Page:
Etymology
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torture (n.)
early 15c., "contortion, twisting, distortion; a disorder characterized by contortion," from Old French torture "infliction of great pain; great pain, agony" (12c.), and directly from Late Latin tortura "a twisting, writhing," in Medieval Latin "pain inflicted by judicial or ecclesiastical authority as a means of punishment or persuasion," from stem of Latin torquere "to twist, turn, wind, wring, distort" (from PIE root *terkw- "to twist").

The meaning "infliction of severe bodily pain as a means of punishment or persuasion" in English is from 1550s. The theory behind judicial torture was that a guilty person could be made to confess, but an innocent one could not, by this means. Macaulay writes that it was last inflicted in England in May 1640.
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torture (v.)
1580s, from torture (n.). Related: Tortured; torturing.
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torturous (adj.)
"pertaining to or characterized by torture," late 15c., from Anglo-French torturous, from Old French tortureus, from Latin tortura (see torture (n.)).
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*terkw- 
Proto-Indo-European root meaning "to twist."

It forms all or part of: contort; distort; extort; extortion; nasturtium; queer; retort; thwart; torch; torment; torque (n.) "rotating force;" torsion; tort; torticollis; tortuous; torture; truss.

It is the hypothetical source of/evidence for its existence is provided by: Sanskrit tarkuh "spindle;" Latin torquere "to twist;" Old Church Slavonic traku "band, girdle;" Old High German drahsil "turner," German drechseln "to turn on a lathe;" Old Norse þvert "across," Old English þweorh "transverse, perverse, angry, cross," Gothic þwairhs "angry."
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torment (n.)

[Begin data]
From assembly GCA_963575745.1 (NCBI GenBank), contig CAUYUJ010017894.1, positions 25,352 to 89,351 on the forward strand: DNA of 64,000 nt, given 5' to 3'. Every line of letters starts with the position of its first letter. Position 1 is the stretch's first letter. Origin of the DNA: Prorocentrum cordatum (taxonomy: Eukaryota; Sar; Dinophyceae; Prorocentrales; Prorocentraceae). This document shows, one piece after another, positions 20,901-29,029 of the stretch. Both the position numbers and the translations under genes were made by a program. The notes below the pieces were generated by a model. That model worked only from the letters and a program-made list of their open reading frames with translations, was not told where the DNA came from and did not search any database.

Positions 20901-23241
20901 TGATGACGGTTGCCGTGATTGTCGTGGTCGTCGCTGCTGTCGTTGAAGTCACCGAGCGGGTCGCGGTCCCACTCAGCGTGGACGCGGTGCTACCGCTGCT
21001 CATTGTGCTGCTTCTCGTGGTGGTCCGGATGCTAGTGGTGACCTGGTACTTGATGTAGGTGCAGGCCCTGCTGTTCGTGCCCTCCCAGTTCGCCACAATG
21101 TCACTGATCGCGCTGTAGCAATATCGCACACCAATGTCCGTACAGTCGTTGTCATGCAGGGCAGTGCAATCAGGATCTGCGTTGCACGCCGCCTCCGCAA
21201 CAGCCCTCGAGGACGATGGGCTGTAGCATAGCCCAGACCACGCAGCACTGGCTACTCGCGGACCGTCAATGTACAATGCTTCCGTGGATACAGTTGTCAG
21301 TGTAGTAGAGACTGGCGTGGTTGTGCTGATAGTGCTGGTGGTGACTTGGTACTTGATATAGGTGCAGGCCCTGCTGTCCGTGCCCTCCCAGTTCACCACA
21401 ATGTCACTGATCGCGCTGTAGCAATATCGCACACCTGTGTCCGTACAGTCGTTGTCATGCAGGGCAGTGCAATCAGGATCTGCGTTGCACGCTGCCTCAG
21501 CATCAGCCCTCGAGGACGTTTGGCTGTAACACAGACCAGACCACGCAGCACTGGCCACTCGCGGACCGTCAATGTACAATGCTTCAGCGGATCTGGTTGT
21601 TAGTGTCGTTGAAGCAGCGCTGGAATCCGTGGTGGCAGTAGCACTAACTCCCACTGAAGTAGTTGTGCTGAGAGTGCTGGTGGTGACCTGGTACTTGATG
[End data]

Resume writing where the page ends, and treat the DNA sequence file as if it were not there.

c. 1300, "the inflicting of torture," also "state of great suffering, pain, distress," from Old French torment "torture, pain, anguish, suffering distress" (11c., Modern French tourment), from Latin tormentum "twisted cord, sling; clothes-press; instrument for hurling stones," also "instrument of torture, a rack," figuratively "anguish, pain, torment," from torquere "to twist" (from PIE root *terkw- "to twist").
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excruciate (v.)

"to torture, torment, inflict very severe pain on," as if by crucifying, 1560s, from Latin excruciatus, past participle of excruciare "to torture, torment, rack, plague;" figuratively "to afflict, harass, vex, torment," from ex "out, out from; thoroughly" (see ex-) + cruciare "cause pain or anguish to," literally "crucify," from crux (genitive crucis) "a cross" (see crux).

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torment (v.)
c. 1300, "inflict torture on, distress," from Old French tormenter "torture, torment, oppress, agitate" (12c.), from Medieval Latin tormentare "to torment, to twist," from Latin tormentum "twisted cord, sling; clothes-press; instrument for hurling stones," also "instrument of torture, a rack," figuratively "anguish, pain, torment," from torquere "to twist" (from PIE root *terkw- "to twist"). Related: Tormented; tormenting.
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torsion (n.)

early 15c., "wringing pain in the bowels," from Old French torsion "colic" (early 14c.), from Late Latin torsionem (nominative torsio) "a wringing or gripping," from Latin tortionem (nominative tortio) "torture, torment," noun of action from past-participle stem of torquere "to twist, distort, torture" (from PIE root *terkw- "to twist"). Meaning "act or effect of twisting as by opposing forces" is first recorded 1540s.

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tormentor (n.)
c. 1300, from Anglo-French tormentour, Old French tormenteor "torturer," agent noun from tormenter "to torture" (see torment (v.)).
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travail (n.)
"labor, toil," mid-13c., from Old French travail "work, labor, toil, suffering or painful effort, trouble; arduous journey" (12c.), from travailler "to toil, labor," originally "to trouble, torture, torment," from Vulgar Latin *tripaliare "to torture," from *tripalium (in Late Latin trepalium) "instrument of torture," probably from Latin tripalis "having three stakes" (from tria "three;" see three + palus "stake" (from PIE *pakslo-, suffixed form of root *pag- "to fasten"), which sounds ominous, but the exact notion is obscure. The verb is recorded from late 13c. in English, from the verb in Old French.
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